This is our look at President Trump's administration and the rest of Washington:
Rep. Mick Mulvaney, picked to be President Trump's budget chief, came under expected fire for failing to pay more than $15,000 in taxes for his children's nanny, but it didn't appear that would torpedo his nomination, as has happened with past Cabinet selections.
At a Senate confirmation hearing Tuesday, most of the discussion instead focused on the South Carolina Republican's views on the nation's deficits and budget, particularly his past statements indicating the need to "end Medicare as we know it" and to fix Social Security, which Mulvaney at one time called a Ponzi scheme.
Bernie Sanders (I-Vt.), the budget committee's ranking Democratic member, described Mulvaney's remarks as "way out of touch" with the American public and Trump's own campaign promise to maintain federal retirement programs without cuts.
Sen. Debbie Stabenow (D-Mich.) said: “The alarm bells should be going off right now” for American seniors.
Mulvaney, a stalwart member of the tea party, said he was not advocating changes that would affect the benefits of current recipients, but for future beneficiaries. He did not budge, however, from his view that the nation's entitlement programs were unsustainable and needed to be overhauled. And if confirmed as director of the Office of Management and Budget, he told the committee that he would advise the president to make appropriate changes.
The exchange with Mulvaney foreshadowed what many regard as an inevitable clash between parties — and between Trump and congressional Republican leaders — in reconciling the nation's large and growing debt with the president's pledge to boost infrastructure investments, cut taxes and increase defense spending.
Mulvaney's personal tax problem was seen as a potentially major obstacle to his confirmation, but the hearing quickly moved to broader budgetary issues after Mulvaney acknowledged that he had made a mistake and explained what had happened.
Mulvaney, 49, said that he and his wife had hired a woman to help take care of their newborn triplets from 2000 to 2004. He said he did not consider her a household employee for whom his family had to pay taxes.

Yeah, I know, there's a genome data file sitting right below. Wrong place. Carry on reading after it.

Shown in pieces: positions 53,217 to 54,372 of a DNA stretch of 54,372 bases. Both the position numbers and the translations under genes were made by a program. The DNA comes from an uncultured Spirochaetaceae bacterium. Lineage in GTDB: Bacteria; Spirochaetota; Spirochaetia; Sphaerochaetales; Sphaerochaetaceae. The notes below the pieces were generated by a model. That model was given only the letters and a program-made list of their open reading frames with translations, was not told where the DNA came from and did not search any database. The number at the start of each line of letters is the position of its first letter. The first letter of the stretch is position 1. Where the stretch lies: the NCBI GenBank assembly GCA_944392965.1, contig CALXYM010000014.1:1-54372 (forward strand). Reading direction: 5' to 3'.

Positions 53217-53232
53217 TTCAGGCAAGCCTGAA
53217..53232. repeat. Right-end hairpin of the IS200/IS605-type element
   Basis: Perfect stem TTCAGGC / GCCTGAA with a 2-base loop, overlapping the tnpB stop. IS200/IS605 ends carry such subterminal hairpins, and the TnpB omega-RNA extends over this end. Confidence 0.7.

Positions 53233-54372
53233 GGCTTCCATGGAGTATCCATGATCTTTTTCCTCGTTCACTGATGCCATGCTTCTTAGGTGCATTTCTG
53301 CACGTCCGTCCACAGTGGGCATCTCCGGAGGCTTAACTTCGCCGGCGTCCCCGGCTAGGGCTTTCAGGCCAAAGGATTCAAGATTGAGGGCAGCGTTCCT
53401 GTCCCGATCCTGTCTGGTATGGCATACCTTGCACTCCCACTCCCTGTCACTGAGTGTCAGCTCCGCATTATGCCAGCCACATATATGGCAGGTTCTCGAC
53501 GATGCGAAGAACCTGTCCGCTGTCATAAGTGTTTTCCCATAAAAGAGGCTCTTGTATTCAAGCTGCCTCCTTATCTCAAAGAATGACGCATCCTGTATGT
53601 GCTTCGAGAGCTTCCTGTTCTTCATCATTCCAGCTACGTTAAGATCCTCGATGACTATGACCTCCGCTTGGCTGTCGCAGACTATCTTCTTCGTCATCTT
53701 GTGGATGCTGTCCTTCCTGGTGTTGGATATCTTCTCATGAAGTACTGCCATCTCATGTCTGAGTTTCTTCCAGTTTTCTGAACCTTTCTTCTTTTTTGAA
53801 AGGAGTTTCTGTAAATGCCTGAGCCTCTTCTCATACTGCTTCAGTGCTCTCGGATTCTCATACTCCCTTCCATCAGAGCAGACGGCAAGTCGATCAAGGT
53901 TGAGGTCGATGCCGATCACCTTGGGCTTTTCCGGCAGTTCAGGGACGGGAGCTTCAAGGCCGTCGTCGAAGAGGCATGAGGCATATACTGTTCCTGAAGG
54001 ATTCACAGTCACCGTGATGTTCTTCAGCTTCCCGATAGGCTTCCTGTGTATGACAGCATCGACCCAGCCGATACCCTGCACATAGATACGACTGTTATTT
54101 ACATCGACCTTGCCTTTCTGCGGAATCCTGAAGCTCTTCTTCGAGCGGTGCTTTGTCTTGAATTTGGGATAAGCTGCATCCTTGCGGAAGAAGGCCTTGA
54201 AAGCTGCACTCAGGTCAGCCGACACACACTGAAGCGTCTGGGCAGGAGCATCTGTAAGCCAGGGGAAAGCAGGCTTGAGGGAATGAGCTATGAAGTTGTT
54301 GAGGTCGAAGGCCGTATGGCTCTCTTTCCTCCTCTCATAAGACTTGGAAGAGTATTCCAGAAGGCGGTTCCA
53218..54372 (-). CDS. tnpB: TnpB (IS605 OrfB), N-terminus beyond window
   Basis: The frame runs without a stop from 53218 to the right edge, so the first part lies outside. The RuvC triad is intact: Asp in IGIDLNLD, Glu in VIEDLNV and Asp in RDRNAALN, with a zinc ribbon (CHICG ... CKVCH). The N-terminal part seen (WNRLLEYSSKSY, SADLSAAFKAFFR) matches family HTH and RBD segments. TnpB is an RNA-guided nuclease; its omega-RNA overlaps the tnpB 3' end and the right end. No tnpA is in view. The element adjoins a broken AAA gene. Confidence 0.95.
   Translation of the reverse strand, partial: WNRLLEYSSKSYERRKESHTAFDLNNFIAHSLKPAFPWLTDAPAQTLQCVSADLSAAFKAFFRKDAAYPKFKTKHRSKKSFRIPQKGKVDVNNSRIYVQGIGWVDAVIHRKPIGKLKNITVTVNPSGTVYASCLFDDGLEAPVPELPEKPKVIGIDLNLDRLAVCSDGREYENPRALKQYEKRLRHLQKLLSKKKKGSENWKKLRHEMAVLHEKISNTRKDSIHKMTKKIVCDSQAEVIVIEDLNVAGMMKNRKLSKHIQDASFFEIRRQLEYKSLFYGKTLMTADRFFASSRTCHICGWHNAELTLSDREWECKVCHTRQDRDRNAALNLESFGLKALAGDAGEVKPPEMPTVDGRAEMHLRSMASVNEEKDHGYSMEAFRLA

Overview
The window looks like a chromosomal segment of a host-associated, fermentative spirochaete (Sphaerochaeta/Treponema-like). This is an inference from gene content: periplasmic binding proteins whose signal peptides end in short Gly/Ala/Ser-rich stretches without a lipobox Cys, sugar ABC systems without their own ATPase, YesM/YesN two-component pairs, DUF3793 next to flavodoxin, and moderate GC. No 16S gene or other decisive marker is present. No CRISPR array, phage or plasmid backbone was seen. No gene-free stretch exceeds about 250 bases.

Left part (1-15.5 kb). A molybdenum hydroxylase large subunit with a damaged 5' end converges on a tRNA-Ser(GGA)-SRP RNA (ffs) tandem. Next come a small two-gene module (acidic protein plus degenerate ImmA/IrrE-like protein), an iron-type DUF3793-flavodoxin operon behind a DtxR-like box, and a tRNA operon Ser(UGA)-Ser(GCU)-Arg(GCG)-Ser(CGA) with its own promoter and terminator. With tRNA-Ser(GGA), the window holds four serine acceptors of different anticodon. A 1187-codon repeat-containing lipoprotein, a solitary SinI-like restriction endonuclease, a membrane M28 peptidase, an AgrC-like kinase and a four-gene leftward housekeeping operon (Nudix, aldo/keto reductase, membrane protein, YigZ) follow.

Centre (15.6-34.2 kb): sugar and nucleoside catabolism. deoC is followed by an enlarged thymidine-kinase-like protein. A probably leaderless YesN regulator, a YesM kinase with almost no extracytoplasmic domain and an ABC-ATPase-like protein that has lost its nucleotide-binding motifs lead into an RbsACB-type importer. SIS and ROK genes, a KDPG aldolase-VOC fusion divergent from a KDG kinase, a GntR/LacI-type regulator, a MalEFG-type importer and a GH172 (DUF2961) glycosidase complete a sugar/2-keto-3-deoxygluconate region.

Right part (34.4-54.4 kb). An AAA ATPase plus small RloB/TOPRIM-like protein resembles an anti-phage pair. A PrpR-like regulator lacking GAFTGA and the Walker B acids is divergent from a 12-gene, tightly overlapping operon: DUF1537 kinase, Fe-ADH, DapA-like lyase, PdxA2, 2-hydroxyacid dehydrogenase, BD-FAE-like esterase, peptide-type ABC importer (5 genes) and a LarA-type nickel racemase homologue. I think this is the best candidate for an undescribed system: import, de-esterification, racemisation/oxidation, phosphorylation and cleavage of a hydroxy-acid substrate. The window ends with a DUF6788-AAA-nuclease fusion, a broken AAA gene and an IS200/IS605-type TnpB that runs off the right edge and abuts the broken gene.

"In our minds, she was a babysitter. She did not live with us. She did not spend the night there," he told the Senate Budget Committee.
Mulvaney said it wasn't until he was selected to be Trump's director of the Office of Management and Budget, and given a questionnaire, that he realized that he should have paid taxes. He said he notified the Trump transition team as well as the Senate, and then paid more than $15,000 in federal taxes and fees.
Sanders, echoing an earlier comment by Senate Minority Leader Charles E. Schumer (D-N.Y.), insisted that the tax lapse was a "serious issue" and noted that similar cases had caused past Democratic nominees to withdraw. That list includes former Sen. Tom Daschle, President Obama's first pick for Secretary of the Department of Health and Human Services.
Committee Republicans came to Mulvaney's defense. Sen.Michael B. Enzi (R-Wyo.), chairman of the Senate Budget Committee, countered that some Democratic nominees, including Ron Brown for Commerce secretary under President Clinton, were confirmed despite failing to pay taxes for a domestic employee.
"I am pleased that President Trump has nominated a fiscal conservative for this key post,” Enzi said.
12:33: An earlier version of this story incorrectly identified Ron Brown as working in the Obama administration, rather than the Clinton administration.